If you practice any form of ABT, such as shiatsu, acupressure or tuina, I recommend you take the more appropriate ABT exam offered by the National Certification Commission for Acupuncture and Oriental Medicine (NCCAOM). The NCCAOM has been the benchmark in Asian medicine for almost 20 years; their acupuncture certification is already being used in 42 states for licensure.

The benefits for doing so are numerous. Diplomate ABT (NCCAOM) is the highest certification available in the field of ABT, clearly distinguishing the education and standards as separate from massage. If you practice any form of ABT, I believe that this is the single most important action you can take to support your personal growth, your profession and the field of ABT as a whole.

So if you are determined to forge ahead and learn "just what you need to pass the exam," here are my suggestions, followed by a five-month game plan to learn some basics.

Admit That You May Be Afraid

Many people suffer from exam anxiety. Most of the time it's not rational. I don't remember ever failing an exam in my life, but I still suffer from exam fear.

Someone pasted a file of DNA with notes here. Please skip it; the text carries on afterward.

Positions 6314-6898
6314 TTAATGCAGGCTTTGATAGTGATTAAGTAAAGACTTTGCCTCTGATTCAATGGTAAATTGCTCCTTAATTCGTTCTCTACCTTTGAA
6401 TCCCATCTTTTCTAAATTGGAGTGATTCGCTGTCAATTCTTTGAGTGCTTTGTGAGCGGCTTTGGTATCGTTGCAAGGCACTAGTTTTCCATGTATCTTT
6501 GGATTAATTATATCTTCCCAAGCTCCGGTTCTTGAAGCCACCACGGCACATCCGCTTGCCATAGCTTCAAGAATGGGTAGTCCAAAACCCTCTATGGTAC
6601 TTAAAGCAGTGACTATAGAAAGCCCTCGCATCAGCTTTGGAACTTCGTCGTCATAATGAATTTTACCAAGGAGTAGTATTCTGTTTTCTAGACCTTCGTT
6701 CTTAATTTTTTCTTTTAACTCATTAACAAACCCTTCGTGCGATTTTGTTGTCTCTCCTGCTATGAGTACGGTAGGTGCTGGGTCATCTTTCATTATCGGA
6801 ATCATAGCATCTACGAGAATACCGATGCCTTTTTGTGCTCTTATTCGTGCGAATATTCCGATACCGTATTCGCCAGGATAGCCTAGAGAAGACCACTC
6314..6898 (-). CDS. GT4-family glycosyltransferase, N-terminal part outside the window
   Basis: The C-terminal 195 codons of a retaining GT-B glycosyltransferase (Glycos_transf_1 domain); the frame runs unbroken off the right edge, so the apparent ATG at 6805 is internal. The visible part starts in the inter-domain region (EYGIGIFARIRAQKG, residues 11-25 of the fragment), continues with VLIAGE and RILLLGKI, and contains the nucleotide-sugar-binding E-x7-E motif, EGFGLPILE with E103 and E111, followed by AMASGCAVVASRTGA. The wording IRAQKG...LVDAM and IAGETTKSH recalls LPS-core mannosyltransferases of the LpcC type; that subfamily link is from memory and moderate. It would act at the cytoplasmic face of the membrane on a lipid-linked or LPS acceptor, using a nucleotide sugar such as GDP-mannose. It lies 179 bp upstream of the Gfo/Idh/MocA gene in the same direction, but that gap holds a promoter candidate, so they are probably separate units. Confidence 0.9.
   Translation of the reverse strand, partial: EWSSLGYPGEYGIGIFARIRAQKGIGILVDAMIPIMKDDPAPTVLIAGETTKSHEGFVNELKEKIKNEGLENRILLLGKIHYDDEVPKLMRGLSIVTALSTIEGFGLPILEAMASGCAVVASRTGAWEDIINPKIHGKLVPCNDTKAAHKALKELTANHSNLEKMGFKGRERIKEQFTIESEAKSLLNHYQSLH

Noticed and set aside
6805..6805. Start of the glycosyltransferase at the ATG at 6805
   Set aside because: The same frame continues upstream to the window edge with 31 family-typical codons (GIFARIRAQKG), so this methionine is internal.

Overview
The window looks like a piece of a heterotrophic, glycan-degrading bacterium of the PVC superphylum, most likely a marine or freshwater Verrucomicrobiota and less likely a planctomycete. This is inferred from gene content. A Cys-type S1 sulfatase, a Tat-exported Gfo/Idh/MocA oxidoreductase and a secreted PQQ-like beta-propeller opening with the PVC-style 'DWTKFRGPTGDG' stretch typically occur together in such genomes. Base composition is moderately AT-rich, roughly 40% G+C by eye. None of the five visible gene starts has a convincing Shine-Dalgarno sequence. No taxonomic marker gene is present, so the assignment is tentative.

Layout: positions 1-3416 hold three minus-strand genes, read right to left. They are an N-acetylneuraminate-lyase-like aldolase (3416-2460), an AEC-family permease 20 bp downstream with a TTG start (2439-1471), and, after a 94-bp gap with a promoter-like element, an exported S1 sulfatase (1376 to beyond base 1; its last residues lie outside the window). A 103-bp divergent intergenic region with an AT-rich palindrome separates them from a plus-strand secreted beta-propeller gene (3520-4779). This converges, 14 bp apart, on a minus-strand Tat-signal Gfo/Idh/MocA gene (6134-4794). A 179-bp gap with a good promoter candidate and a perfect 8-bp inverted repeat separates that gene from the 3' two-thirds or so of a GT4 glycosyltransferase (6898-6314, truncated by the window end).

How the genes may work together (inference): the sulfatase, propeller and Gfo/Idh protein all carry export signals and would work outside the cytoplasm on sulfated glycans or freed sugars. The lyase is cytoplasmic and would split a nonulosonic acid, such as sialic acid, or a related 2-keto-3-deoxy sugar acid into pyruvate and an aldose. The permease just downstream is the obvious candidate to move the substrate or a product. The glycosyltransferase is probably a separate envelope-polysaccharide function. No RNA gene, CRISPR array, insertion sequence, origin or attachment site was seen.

If you feel the same way, get someone to work on your Kidney meridian to help you calm your fears. The Kidneys in Chinese medicine relate to the Water element, which relates to fear.

Lie face down. Ask your partner to hold the Kidney shu points bilaterally. (Bl 23, located 1.5 cun/anatomical Chinese inches from the space below L 2.) With their free hand, have them thumb-press up from your sole along the medial posterior aspect of your leg slowly. Ask them to finish by rubbing the lower back vigorously, then gently holding the area beside the lumbar vertebrae bilaterally with their palms.

Form a Study Group